Recently, I was eating at the bar at Avance, the splashy new restaurant in the old Le Bec-Fin space on Walnut Street, when I put down my fork and announced to my husband that it feels like food in Philly is suddenly on a totally new level.

The dish that brought about this epiphany was a dry-aged duck breast, skin seared to a crackle, fat rendered beneath it to a thin, buttery layer, created by Michelin-starred chef Justin Bogle, who returned to Philly after years cooking in New York to open Avance.

This meal came on the heels of several spectacular turns at the kitchen counter at Serpico. I ate there twice in the process of reporting my story about chef Peter Serpico (page 38). His restaurant is another stunning example of just how good it’s gotten for Philly diners in the past couple years, to say nothing of other stellar newcomers to our restaurant culture, including Laurel, High Street on Market, and The Fat Ham (if you go, please get the hot chicken!).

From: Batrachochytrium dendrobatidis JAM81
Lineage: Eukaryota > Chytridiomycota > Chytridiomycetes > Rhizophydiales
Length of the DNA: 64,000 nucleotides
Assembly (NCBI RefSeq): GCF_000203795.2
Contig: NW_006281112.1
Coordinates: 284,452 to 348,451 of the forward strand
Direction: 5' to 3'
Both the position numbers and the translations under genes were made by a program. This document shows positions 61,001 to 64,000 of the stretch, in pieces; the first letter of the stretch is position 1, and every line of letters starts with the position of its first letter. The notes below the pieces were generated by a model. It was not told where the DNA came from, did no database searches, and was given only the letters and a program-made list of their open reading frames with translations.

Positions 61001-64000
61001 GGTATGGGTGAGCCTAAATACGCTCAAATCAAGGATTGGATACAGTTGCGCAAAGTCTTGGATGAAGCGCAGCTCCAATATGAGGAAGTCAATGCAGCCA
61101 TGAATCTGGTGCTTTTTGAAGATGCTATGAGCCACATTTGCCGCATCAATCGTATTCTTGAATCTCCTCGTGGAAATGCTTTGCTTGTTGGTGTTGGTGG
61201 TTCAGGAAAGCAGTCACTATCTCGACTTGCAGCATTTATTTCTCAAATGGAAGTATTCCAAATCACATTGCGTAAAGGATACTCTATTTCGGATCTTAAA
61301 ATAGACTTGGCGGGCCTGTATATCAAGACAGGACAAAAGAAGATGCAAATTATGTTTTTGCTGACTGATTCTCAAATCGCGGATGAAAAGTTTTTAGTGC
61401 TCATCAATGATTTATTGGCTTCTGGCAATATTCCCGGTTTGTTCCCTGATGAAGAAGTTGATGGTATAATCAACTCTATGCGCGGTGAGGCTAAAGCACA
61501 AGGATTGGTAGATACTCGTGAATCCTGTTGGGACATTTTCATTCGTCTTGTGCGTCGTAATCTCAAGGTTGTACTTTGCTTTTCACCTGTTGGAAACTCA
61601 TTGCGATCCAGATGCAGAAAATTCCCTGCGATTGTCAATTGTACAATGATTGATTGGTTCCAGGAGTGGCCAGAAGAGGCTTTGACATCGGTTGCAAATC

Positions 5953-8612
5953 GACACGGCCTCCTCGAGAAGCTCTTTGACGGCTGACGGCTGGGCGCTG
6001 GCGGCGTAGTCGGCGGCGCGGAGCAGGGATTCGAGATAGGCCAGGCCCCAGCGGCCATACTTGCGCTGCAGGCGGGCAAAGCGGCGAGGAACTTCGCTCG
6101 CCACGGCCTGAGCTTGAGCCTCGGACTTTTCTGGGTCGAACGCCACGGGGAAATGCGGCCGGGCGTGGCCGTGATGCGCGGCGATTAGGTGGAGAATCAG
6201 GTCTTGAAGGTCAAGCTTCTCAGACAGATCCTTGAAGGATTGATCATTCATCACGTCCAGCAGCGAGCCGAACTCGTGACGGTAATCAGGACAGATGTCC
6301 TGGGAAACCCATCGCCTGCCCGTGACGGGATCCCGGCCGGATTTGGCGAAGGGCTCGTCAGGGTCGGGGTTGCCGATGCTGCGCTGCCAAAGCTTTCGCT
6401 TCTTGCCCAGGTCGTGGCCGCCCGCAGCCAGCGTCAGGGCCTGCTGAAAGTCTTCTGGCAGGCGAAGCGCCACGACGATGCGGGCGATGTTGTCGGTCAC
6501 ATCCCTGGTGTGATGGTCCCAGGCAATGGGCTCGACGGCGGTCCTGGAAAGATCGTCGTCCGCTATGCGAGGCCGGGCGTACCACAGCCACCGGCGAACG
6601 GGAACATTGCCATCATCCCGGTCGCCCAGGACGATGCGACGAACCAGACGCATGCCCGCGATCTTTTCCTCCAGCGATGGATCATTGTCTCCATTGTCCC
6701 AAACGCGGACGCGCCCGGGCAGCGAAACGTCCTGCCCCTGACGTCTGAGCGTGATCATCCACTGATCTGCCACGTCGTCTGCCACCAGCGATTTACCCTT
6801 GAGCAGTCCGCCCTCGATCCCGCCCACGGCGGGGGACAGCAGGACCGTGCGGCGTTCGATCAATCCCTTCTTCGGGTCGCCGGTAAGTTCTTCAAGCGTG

Luckily, many of these chefs are embracing our local ingredients every bit as much as we do at Edible Philly. A new source for Pennsylvania saffron captured not only the attention of chefs (including Eli Kulp, who recently planned a special dish around it), but also that of Rick Nichols, whose feature about the fragrant red threads shows just how homegrown this seemingly exotic spice can be (page 16).

Most stories in this issue have nothing to do with the fine-dining revolution that’s afoot right now—I asked Joel Mathis to check in on Joe’s Steak and Soda Shop one year after the restaurant formerly known as Chink’s changed its name (page 20). I think this embattled sandwich happens to be Philly’s finest cheesesteak and once you read the piece I hope you’ll be inspired to eat at Joe’s, too.

Because I’m a former server, there’s one more story in this issue that means a lot to me. In her eye-opening piece (page 48), Emily Teel examines the economic realities of restaurant work in Philadelphia today, a situation that leaves many laboring for even less than minimum wage. Luckily, some places are setting a higher standard and hopefully setting a trend toward better conditions for all the people who make our restaurant world turn.

So, emerging from winter’s hibernation, we’re looking forward to experiencing a new level of excitement and excellence in today’s food scene, both on and off the plate.

We hope you’ll join us.

Joy Manning

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